“You are well aware of your users’—and authorities’—reports on fake content and glorification of violence,” Breton tweeted back. “Up to you to demonstrate that you walk the talk. My team remains at your disposal to ensure DSA compliance, which the EU will continue to enforce rigorously.”
The intense spotlight on how X is handling claims of misinformation, a challenge others face too, comes after Musk dismantled much of the company’s infrastructure to fight such issues. Such moves pleased some who saw them as saving money and bolstering free speech, while others worried the platform would be more vulnerable to abuse by users with bad motives.
Israeli Prime Minister Benjamin Netanyahu met with Elon Musk and discussed antisemitic content on X, formerly known as Twitter. Photo: @netanyahu/X
Musk, who calls himself a free speech absolutist, has described his method for handling content moderation as allowing freedom of speech—even if it’s offensive yet legal—but not necessarily amplifying it.
The billionaire has dismissed warnings that his changes were courting problems, going so far as to call Twitter’s former head of trust and safety, Yoel Roth, evil after he publicly raised concerns and warned late last year that X could run afoul of the EU.
ven before the war broke out, the EU was cautioning Musk to take its new law seriously.
In December, Breton held a video call with Musk to discuss what would be going into effect and warned that significant changes were needed to comply. Then in June, shortly after Yaccarino began as CEO, Breton visited X headquarters in San Francisco to run a stress-test to determine how the company would do once things were real in the following weeks. Breton called the discussions constructive but warned: “Sufficient resources will be key.”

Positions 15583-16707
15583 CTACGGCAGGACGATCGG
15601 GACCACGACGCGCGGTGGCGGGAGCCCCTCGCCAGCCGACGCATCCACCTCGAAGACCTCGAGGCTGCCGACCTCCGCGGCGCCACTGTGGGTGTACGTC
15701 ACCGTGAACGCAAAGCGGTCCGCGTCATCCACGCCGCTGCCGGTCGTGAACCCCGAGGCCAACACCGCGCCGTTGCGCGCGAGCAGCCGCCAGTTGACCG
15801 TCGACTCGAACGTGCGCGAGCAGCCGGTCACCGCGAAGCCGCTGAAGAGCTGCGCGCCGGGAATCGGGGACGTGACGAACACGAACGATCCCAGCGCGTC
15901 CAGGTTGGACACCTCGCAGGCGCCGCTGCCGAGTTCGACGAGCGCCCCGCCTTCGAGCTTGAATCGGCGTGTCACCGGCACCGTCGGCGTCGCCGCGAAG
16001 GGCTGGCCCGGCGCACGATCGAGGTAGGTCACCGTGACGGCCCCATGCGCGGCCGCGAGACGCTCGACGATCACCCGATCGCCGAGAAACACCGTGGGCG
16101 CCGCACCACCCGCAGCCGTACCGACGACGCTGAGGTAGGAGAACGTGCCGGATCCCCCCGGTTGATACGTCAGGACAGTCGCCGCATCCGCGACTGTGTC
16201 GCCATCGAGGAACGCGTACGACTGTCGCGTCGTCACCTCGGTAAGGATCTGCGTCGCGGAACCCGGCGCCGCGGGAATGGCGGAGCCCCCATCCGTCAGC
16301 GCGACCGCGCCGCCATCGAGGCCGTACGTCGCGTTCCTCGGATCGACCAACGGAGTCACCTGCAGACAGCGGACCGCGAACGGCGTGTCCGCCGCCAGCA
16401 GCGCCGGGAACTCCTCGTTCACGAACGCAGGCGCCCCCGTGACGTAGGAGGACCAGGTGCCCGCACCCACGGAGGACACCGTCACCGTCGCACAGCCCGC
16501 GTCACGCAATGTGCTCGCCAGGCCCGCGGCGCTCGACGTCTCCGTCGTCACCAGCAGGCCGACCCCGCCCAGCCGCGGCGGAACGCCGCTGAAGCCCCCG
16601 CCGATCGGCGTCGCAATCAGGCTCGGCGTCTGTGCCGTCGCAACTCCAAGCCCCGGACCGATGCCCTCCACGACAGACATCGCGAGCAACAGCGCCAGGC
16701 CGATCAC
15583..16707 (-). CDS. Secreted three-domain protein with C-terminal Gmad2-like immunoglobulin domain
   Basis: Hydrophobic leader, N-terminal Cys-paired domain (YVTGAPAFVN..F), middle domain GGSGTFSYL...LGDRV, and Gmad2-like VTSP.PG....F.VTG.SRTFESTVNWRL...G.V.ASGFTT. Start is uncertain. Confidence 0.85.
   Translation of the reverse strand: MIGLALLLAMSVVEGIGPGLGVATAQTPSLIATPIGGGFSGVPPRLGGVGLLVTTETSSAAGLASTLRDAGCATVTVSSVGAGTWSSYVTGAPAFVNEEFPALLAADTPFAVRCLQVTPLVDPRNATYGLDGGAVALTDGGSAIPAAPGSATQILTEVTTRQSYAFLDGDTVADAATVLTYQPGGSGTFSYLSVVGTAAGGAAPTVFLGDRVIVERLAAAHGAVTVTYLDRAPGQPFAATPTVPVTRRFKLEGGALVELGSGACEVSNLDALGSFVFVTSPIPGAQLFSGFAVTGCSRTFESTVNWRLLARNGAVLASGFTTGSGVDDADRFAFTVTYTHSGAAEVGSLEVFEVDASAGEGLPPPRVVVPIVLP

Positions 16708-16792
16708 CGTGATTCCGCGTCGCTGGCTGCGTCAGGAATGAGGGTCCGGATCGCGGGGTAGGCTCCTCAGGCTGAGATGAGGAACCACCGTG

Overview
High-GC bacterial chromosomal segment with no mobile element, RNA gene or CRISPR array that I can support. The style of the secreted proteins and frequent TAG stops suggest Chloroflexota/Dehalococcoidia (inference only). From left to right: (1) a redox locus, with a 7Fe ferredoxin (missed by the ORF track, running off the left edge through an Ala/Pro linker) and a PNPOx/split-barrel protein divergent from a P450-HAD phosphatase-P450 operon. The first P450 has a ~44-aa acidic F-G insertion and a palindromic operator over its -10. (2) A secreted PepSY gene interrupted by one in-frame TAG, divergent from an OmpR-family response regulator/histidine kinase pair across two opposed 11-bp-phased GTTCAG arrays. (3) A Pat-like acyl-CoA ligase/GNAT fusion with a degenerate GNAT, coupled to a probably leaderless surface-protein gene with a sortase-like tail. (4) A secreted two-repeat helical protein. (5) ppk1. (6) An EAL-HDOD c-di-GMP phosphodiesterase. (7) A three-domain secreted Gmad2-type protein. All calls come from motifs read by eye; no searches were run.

Yaccarino talks about seeing eye-to-eye with Musk on the company’s mission. “The foundation of X is based on free expression and freedom of speech,” she has said. “Free expression is only successful, freedom of speech, only successful if someone you disagree with says something you disagree with.”
Even so, the schism between their approaches around content was coming into focus before the war broke out.
Less than three weeks ago, the EU sent another warning, calling on X to abide by its new law and warning it about the levels of so-called disinformation on the site. The next day, amid a report of cutbacks in staffing of the company’s election integrity team, Musk touted the move. “Oh you mean the ‘Election Integrity’ Team that was undermining election integrity?” he tweeted. “Yeah, they’re gone.”